Q: What's the chances the court case they're attempting to bring in the state of arizona will be thrown out
What's the chances the court case they're attempting to bring in the state of arizona will be thrown out because the contract states the lawsuit needs to happen in michigan.
This is for the sale of an online business, we used a business broker this is a clause from their contract.
Someone is attempting to sue in Arizona (the state theyre a resident of), Im resident of Florida, the contract has the below clause that suit must happen in Michigan. Whats the chance the court case will be thrown out
The clause from contract states: "You agree that any and all claims arising out of or related to this Agreement, including its validity, interpretation, breach, violation, or termination, shall be brought in the exclusive forum of the state or federal courts located in Kalamazoo County, Michigan and pursuant to Michigan law. The Parties expressly consent to personal and subject matter jurisdiction in this form."
A: A choice of jurisdiction clause in a contract can be enforceable, so there is a good chance that the lawsuit may need to be transferred to the agreed upon jurisdiction. However, this will not happen automatically. Your attorney will need to raise the issue properly so your Judge can decide it. If not raised in a timely fashion, this issue could be waived.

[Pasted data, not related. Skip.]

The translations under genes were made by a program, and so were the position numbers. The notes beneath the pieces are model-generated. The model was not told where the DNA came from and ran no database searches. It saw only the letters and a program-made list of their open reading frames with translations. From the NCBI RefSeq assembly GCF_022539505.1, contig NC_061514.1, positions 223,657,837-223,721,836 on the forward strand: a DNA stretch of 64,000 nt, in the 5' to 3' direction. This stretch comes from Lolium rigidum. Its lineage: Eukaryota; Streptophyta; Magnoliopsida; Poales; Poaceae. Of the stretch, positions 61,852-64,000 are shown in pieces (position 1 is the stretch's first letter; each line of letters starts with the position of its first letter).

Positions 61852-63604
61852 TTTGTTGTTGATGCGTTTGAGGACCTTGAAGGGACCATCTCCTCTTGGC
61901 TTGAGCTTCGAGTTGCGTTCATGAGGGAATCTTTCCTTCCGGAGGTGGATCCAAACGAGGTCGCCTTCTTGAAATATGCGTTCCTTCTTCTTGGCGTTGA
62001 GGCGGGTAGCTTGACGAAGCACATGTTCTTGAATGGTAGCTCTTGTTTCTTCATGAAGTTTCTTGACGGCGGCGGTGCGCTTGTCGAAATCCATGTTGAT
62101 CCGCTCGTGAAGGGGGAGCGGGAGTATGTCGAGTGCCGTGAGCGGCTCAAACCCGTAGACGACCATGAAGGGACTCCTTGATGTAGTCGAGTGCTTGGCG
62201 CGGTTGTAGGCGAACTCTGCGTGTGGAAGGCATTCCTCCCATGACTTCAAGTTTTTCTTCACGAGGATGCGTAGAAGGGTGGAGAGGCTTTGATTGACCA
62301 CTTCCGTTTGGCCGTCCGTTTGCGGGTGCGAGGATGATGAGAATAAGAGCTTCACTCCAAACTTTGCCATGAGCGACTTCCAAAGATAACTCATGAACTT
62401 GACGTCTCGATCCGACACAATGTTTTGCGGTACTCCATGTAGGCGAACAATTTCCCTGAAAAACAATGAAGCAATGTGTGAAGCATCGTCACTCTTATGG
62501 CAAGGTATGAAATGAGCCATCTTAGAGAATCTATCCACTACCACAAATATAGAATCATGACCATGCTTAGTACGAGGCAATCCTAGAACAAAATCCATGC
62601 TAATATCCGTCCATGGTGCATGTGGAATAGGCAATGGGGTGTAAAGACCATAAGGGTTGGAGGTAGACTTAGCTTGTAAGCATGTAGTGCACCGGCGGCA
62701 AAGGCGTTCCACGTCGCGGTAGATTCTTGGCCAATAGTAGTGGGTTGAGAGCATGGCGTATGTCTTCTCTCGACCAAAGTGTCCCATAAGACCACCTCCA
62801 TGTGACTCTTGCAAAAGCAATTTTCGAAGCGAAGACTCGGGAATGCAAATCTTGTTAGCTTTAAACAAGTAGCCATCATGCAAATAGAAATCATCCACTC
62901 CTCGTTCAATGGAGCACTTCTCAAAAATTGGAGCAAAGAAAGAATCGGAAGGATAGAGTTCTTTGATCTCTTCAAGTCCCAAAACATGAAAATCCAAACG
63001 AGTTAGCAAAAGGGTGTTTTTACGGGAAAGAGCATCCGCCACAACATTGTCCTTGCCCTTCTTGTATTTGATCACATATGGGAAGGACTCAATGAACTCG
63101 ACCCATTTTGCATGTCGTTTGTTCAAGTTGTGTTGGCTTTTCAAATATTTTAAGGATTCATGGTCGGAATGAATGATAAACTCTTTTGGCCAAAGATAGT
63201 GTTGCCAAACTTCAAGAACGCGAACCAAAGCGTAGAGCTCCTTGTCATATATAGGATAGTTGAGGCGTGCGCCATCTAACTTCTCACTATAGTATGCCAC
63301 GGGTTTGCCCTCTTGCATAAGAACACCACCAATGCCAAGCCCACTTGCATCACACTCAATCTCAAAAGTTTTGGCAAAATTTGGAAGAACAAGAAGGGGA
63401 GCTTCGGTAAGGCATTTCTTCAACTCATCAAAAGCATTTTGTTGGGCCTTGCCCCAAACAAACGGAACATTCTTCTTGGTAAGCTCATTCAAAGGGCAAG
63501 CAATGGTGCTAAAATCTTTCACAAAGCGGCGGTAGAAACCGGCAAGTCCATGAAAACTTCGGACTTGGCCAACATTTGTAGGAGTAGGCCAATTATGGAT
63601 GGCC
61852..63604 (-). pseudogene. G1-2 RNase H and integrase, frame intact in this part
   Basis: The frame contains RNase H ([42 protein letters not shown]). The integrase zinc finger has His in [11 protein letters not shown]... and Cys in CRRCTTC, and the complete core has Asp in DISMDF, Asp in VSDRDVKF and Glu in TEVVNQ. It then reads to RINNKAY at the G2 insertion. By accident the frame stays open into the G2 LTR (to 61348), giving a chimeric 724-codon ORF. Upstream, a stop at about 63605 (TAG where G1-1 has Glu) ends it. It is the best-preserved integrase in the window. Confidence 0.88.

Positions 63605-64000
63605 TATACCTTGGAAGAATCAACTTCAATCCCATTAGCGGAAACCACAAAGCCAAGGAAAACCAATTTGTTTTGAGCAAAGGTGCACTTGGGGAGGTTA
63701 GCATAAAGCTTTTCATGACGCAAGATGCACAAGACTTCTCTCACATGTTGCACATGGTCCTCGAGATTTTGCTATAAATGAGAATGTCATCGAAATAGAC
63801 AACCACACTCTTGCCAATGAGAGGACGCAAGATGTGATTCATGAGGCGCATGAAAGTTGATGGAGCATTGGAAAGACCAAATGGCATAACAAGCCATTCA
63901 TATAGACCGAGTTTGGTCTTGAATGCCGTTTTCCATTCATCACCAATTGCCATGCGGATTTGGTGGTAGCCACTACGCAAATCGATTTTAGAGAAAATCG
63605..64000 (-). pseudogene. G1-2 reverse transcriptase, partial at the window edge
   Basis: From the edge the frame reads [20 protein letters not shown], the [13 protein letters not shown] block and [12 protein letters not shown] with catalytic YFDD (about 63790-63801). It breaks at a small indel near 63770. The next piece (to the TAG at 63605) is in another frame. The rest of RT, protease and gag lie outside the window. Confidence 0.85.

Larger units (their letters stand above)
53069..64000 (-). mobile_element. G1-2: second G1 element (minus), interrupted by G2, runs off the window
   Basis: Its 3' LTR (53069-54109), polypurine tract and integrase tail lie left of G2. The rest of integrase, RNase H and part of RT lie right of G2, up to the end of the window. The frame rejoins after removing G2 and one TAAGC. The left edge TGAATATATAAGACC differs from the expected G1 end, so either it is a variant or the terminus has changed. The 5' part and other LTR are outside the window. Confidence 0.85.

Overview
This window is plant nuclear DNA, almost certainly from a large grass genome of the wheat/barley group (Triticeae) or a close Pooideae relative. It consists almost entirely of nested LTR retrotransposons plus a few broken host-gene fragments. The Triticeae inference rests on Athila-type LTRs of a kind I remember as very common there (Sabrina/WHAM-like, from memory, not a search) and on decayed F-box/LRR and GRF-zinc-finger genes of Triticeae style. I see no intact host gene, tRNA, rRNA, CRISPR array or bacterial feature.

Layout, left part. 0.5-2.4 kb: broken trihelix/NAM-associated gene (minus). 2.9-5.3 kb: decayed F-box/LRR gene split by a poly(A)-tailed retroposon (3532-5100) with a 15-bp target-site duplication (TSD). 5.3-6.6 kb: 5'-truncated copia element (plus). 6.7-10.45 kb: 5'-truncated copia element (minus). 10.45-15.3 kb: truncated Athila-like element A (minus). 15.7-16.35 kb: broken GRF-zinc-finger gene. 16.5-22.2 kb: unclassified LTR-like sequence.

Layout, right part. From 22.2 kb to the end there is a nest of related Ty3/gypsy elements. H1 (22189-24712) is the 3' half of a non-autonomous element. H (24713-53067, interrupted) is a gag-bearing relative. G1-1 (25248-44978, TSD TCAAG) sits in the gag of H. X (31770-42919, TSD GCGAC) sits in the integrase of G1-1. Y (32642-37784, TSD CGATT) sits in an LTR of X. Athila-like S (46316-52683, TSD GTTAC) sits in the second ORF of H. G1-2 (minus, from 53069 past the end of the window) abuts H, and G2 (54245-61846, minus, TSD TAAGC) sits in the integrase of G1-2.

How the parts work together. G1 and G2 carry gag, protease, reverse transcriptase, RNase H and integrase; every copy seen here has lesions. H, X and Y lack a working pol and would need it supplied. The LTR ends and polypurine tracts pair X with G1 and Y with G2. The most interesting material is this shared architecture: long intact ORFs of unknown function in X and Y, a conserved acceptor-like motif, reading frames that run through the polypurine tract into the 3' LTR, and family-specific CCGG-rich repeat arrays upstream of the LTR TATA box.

Justia Ask a Lawyer is a forum for consumers to get answers to basic legal questions. Any information sent through Justia Ask a Lawyer is not secure and is done so on a non-confidential basis only.
The use of this website to ask questions or receive answers does not create an attorney–client relationship between you and Justia, or between you and any attorney who receives your information or responds to your questions, nor is it intended to create such a relationship. Additionally, no responses on this forum constitute legal advice, which must be tailored to the specific circumstances of each case. You should not act upon information provided in Justia Ask a Lawyer without seeking professional counsel from an attorney admitted or authorized to practice in your jurisdiction. Justia assumes no responsibility to any person who relies on information contained on or received through this site and disclaims all liability in respect to such information.
Justia cannot guarantee that the information on this website (including any legal information provided by an attorney through this service) is accurate, complete, or up-to-date. While we intend to make every attempt to keep the information on this site current, the owners of and contributors to this site make no claims, promises or guarantees about the accuracy, completeness or adequacy of the information contained in or linked to from this site.